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UHC Simulation Manual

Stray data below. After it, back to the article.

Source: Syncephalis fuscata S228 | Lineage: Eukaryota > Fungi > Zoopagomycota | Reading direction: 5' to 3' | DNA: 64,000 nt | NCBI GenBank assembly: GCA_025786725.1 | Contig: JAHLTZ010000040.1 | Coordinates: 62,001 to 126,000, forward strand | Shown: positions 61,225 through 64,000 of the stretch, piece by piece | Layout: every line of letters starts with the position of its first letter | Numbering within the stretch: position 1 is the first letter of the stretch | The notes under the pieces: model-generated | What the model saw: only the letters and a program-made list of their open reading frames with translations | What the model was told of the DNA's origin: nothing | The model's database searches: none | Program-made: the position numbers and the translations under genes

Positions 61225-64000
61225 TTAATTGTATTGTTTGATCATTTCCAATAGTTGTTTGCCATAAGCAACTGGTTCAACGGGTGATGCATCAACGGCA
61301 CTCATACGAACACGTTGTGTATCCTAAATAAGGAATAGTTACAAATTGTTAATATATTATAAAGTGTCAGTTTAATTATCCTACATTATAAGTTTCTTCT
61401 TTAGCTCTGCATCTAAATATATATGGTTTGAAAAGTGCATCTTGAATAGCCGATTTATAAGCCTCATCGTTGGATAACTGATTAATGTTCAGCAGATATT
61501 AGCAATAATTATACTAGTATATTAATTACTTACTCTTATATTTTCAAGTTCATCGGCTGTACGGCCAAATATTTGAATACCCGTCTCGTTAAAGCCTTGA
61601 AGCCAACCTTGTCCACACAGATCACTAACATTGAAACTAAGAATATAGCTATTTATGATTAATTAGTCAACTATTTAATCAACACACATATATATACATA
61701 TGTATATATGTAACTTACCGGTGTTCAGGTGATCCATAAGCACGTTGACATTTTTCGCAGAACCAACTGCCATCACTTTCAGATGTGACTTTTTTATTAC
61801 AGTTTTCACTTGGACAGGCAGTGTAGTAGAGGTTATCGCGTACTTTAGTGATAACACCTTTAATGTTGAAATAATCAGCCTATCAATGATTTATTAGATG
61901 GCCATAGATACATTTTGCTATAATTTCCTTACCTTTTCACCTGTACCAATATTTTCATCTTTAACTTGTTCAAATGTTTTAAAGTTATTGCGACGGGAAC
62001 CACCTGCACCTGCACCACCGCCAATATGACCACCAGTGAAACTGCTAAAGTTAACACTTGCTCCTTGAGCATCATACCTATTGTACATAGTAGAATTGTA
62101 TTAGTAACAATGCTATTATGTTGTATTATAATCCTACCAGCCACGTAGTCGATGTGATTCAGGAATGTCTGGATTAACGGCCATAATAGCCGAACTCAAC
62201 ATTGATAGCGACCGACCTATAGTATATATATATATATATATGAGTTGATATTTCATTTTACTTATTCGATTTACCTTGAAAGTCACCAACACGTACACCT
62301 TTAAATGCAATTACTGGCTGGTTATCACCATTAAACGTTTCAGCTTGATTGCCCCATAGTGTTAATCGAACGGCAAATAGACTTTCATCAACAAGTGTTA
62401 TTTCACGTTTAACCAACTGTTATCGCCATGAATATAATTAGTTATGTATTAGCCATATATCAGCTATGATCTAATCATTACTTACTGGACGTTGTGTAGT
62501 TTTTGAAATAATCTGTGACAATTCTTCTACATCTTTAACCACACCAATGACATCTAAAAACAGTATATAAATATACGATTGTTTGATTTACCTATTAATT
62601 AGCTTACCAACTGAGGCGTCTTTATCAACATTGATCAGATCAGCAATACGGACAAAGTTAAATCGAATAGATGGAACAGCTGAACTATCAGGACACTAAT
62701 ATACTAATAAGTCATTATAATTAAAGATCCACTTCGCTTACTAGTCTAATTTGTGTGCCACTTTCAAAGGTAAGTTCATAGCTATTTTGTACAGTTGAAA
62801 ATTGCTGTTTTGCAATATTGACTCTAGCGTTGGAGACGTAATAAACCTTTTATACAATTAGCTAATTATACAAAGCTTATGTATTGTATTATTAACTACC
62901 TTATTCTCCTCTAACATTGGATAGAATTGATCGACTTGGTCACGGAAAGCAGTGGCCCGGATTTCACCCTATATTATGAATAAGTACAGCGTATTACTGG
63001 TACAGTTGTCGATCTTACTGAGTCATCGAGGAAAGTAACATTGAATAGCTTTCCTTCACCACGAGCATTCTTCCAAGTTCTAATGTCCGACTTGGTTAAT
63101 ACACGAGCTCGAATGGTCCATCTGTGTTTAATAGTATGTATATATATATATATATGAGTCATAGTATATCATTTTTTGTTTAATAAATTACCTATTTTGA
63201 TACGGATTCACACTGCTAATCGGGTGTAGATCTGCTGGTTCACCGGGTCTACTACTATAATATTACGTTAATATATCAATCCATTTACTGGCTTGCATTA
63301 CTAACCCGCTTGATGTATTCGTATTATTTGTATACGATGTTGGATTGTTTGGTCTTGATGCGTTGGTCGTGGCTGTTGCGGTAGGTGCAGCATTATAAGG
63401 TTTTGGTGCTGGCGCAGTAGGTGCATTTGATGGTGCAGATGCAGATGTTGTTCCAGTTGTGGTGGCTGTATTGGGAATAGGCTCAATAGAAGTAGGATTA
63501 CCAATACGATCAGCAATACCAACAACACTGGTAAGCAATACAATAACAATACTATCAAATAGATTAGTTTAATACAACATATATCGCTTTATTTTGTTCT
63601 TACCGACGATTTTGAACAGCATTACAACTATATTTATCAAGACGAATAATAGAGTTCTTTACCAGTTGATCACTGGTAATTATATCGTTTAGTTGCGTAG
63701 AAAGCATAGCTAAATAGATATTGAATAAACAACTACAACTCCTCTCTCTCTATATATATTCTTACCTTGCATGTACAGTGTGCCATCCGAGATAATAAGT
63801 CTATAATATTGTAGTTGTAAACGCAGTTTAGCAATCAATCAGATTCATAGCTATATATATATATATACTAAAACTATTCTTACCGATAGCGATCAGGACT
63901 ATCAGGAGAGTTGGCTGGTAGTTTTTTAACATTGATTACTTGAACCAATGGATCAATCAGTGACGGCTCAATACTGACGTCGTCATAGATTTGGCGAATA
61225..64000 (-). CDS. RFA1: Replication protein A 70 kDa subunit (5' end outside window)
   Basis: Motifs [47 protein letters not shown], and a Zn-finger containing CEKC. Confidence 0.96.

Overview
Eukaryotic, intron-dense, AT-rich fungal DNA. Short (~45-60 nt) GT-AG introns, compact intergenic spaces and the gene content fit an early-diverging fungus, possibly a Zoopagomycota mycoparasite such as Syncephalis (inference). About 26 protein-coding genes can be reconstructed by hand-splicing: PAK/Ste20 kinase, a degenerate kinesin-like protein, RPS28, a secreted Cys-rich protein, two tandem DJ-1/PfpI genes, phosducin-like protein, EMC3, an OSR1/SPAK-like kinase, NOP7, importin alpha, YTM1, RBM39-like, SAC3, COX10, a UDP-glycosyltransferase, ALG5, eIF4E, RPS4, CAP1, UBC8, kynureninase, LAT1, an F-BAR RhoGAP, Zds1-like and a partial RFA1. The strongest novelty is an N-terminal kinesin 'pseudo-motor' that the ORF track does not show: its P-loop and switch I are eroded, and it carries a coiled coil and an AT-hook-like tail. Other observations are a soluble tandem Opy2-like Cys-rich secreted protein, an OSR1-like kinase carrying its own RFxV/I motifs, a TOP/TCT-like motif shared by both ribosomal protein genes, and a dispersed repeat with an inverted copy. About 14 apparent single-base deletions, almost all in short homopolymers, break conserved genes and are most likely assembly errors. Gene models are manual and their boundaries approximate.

What is a UHC Simulation? UHC Simulation is an interactive game aimed to explain the different components of UHC to participants through real-life situations encountered on a daily basis by the population. There are 4 basic aspects of the simulation: 1. Situation of the country 2. Settings 3. Roles of the participants and their current status 4. Action Cards: daily responsibilities and unexpected situations To ensure that you make the most out of our manual and effectively conduct the UHC simulation, we aim to: ● Guide simulation facilitators through all the steps of implementation and accomplish the objectives of each phase of the simulation; ● Explain all the tips and tricks of the simulation, what facilitators should be aware of and what participants should be informed of; ● Provide all the materials needed for the simulation as an annex to the manual, such as: ○ Handouts for participants, ○ Resources for facilitators. The UHC Simulation has 4 standardized phases: 1. Introduction: Explain the steps of the game and situation of Country X. Lead participants to their 1st starting point: Home. 2. Home: Participants receive their roles (i.e. mother and 2 children) and receive their first action card. (i.e. child broke his leg and needs to go to the hospital) Participants go to the relevant setting and then go back to their home setting for a new action card. 3. UHC Bill: After 30-45 minutes, the main facilitator will stop the session to make an announcement: “Country X just passed a new Universal Health Coverage bill, where the government will provide citizens with quality health coverage funded by the taxes paid by them, as not to put citizens through any financial hardship.” 4. Repeat: Participants will go back to the Home setting to start and get their first action card and then repeat the same cycle for another 30-45 minutes.